Banning mobile phones from schools improves exam results, study finds

Study showed removal of phones reduced gap between low and high achievers

Louis Dore
Sunday 17 May 2015 12:05
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Banning mobile phones from schools distinctly improves results, a study has said.

More than 90 per cent of British teenagers own a mobile phone, and the study from the London School of Economics has shown that banning the phones reduces inequality between high achieving and low achieving students by removing distractions.

The research took a sample of four schools in four English cities and found test scores increased by over six per cent after banning phones, with low-achieving and low-income students improving the most.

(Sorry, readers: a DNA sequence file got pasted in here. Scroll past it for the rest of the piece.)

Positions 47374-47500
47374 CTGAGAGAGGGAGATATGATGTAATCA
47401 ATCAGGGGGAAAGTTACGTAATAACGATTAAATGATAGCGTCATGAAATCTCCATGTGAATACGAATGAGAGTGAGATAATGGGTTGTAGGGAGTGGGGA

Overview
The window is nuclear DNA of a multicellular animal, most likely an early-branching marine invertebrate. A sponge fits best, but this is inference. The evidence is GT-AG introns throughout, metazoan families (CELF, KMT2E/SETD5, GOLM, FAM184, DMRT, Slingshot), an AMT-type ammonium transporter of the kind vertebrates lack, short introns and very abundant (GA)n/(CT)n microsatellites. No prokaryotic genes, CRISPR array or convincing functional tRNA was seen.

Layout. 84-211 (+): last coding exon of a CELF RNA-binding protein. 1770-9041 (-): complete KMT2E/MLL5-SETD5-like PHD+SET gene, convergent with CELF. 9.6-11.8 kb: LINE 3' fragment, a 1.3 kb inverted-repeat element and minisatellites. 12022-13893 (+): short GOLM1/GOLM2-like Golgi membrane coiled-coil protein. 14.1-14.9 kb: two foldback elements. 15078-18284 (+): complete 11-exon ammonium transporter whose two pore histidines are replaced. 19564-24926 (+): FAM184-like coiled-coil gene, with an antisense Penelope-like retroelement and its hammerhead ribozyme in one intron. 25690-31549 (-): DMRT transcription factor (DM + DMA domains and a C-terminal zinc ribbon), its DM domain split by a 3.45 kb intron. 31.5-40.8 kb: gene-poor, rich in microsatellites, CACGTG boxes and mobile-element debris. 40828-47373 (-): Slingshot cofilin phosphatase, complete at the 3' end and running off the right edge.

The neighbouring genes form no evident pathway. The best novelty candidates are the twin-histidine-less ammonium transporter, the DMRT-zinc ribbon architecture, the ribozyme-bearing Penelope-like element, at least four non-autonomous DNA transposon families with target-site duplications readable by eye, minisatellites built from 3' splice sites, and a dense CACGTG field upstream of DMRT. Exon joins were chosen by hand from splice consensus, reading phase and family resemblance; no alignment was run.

"We found the impact of banning phones for these students was equivalent to an additional hour a week in school, or to increasing the school year by five days,'' said report authors Louis-Philippe Beland and Richard Murphy.

There is currently no UK government policy about mobile phone use in England, as schools have to set restrictions themselves. However, teachers have the legal right to confiscate items from pupils.

Education Secretary Nicky Morgan has said that coasting schools will face faster government intervention under the new Conservative government.

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